Doctor insights on:
Is Alcohol Bad For Anemia Patients
Certainly: Pernicious anemia is due to vitamin B12 deficiency. Alcohol in many ways can contribute to B12 deficiency: 1. Interferes with b vitamin absorption - alcoholics also do not have enough b vitamins in their diet 2. May cause gastritis leading to poor acid secretion in stomach (acid helps B12 absorption) 3. May cause intestinal damage leading to malabsorption. Thus, better to avoid alcohol! ...Read more
Provided you are. ..: Pursuing diagnosis and corrective measures for your anemia, alcohol consumption in moderation is unlikely to be a concern. Those who imbibe in excess, however, often have poor nutrition that can influence rbc production. The occasional adult beverage is likely to be just fine, but you should confirm this advice with your physician, who should be knowledgable about the cause and rx of your anemia. ...Read more
Heavy drinker 2 years. Now low haemoglobin. US normal, endoscopy normal. 58kg 23 yo. Can alcohol cause Anemia?
No: Anemia is caused by suppression of bone marrow by chemo, poor diet with essentially no iron or subclinical mild bleeding. The latter frequently occurs with alcoholism where a superficial stomach or esophageal ulcer is present and intermittent loss of small quantities of Hgb occur not clinically obvious. One should change diet and discontinue alcohol intake. Blood count should recover. ...Read more
Depends on what: Is being tested. If it is truly a "blood" alcohol level, as opposed to a "serum" alcohol level, severe anemia may have an impact on the accuracy of the test, particularly if close to the legal limit (0.08 gms% or 80 mg%). If tested by breathalyzer, it corresponds more with the serum alcohol level which is more accurate, but about 10% off from the blood alcohol level. ...Read more
See below: Excessive alcohol intake can cause liver disease which can cause macrocytic anemia. Also people people who drink lots of alcohol could have nutrient and vitamin deficiencies such as vitamin b 12 and folic acid, and deficiencies from these can also cause macrocytic anemia. It's okay to have a drink now and then though. ...Read more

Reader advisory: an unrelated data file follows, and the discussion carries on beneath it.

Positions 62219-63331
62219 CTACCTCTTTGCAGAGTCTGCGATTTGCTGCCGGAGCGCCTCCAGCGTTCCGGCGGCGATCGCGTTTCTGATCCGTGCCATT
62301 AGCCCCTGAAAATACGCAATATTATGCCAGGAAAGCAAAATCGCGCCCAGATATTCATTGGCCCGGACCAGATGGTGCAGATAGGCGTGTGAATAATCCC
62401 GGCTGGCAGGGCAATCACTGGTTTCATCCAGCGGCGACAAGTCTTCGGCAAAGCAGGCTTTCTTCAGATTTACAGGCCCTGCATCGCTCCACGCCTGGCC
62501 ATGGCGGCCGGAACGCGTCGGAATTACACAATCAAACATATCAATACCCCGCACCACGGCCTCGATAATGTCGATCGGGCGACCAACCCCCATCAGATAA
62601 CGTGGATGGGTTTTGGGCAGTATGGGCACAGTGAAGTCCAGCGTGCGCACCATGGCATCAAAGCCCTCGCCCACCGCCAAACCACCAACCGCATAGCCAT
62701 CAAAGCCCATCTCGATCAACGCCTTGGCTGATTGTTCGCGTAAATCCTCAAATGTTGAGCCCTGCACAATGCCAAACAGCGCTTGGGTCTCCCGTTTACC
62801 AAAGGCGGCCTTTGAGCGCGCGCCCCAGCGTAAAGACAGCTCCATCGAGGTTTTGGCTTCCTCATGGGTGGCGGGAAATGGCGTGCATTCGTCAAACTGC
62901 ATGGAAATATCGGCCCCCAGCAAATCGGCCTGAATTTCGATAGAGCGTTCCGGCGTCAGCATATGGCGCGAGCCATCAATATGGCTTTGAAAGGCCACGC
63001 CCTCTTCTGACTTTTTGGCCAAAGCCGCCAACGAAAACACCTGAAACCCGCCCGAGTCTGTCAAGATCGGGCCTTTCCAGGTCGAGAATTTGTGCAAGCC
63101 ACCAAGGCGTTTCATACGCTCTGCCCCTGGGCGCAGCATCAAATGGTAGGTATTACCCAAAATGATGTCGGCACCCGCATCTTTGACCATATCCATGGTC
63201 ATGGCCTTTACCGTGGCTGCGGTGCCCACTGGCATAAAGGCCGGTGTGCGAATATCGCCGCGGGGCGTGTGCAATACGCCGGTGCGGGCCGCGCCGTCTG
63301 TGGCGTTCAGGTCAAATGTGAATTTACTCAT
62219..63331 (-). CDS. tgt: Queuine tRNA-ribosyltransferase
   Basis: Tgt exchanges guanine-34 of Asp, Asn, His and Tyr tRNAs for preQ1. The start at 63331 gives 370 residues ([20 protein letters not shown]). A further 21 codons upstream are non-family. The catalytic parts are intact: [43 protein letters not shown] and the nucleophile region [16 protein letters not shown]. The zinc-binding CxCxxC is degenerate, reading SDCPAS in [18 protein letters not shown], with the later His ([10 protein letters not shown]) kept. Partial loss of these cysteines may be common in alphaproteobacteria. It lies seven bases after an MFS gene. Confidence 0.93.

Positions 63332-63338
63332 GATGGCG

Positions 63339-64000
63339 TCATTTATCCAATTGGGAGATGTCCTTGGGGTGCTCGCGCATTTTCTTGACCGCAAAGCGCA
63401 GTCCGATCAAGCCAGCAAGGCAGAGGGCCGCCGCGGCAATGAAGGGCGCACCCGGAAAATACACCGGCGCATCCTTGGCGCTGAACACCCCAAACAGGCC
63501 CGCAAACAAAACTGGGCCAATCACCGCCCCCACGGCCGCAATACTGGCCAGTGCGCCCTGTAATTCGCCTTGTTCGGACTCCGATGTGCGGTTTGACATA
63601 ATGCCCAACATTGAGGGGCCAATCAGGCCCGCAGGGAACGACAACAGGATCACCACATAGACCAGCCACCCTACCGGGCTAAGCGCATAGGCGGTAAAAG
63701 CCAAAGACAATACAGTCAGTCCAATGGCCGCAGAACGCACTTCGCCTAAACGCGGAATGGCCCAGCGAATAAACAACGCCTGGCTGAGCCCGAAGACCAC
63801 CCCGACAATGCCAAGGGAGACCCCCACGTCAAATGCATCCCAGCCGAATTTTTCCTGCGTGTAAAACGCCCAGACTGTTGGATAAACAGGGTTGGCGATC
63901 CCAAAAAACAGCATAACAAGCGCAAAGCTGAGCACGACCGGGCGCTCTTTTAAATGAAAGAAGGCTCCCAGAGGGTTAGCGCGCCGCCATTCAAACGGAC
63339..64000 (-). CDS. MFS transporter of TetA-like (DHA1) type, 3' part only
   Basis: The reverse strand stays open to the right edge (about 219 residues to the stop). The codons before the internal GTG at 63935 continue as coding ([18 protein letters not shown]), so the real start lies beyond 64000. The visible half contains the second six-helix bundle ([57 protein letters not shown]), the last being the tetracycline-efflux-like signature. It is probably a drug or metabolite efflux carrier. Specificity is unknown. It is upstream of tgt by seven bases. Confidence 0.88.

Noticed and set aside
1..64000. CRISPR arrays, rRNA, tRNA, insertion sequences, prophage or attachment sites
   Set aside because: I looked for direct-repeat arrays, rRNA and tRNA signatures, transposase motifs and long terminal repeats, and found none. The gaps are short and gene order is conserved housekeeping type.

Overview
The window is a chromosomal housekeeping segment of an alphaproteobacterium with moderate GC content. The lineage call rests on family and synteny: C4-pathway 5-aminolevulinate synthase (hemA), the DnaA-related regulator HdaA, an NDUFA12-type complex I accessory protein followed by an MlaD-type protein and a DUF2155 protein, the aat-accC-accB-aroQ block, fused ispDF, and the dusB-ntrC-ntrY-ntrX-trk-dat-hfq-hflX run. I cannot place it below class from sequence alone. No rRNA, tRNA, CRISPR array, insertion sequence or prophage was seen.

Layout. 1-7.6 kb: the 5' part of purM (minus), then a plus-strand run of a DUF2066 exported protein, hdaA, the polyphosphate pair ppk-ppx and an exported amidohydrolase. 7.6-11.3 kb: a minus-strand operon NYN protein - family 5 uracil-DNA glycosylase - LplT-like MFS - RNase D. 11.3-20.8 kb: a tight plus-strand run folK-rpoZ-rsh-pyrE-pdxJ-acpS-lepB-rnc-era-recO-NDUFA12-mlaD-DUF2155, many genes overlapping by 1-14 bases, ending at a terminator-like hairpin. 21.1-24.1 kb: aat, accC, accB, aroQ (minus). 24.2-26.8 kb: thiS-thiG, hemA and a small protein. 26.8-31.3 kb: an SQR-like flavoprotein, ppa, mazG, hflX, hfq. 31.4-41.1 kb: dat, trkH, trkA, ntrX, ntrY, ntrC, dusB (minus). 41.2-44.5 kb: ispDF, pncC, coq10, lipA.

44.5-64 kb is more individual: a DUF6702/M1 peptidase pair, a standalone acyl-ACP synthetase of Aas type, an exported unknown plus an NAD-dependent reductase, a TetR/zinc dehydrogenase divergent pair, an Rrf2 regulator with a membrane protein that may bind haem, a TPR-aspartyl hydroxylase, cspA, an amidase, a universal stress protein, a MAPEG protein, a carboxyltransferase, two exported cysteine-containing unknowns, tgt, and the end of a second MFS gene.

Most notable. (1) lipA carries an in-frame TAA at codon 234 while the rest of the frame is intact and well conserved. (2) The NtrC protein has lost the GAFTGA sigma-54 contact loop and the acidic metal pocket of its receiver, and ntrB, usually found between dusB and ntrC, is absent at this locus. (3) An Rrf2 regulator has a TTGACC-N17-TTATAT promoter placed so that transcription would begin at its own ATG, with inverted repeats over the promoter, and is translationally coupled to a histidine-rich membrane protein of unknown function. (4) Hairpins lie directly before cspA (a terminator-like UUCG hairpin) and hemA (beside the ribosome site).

I'm feeling faint and have some symptoms of anemia I work out fequently my diet is not great and I drink alcohol everyday. Could these be a factor
Does cirrosis cause anemia? No symptoms, no hepatitis, normal liver enzymes, no alcohol. So can I have cirosis. When usually u check for cirrosis?
See your doctor: Don't guess at what is wrong with you. Your info you gave us does not fit cirrhosis of the liver. ...Read more
Slightly yellow eye balls, especially mornings. Skin normal color doesn't drink alcohol. Prior history of borderline anemia. Green eyes. What can it be?
Can I drink alcohol if I have a folic acid deficiency anemia and have problems blacking out in the past with out alcohol consumption?
Nope: Clearly you have a serious problem with alcohol use disorder. Do your best to not use alcohol at all. Your anemia is one result of this problem, but in itself is not the main reason to continue to avoid alcohol. Avoidance will still be necessary if and when the anemia is gone. Continue to discuss with your doctor. Don't look to this or other forums for justirfications for coninuted drinking. ...Read more
Cleansing of blood: Dialysis is the cleansing of the blood through an artificial membrane. It replaces some of the physiologic functions of a normal kidney but is generally inferior to a functioning kidney. One of the functions of the kidney is to produce a hormone that stimulates blood produciton. When kidney function is impaired, this hormone production is diminished, resulting in anemia. ...Read more
Why do patients with severe anemia may be compromised if transfused with large quantities of long stored blood?
Ask your doctor: I am not too concerned about using old blood as there is no serious complication due to use of long stored blood. Ask your doctor why you needed the blood transfusion...That is much more important to find out and treating the cause. ...Read more
Some: Pernicious anemia is due to malabsorption of vitamin b-12 from the GI tract. It is a form of low blood cell count with associated symptoms of fatigue, paleness, breathing difficulties, etc. While not very common, all such patients should be evaluated by their doctor to give treatment for the pernicious anemia if that is the only problem and to discover any other problem. ...Read more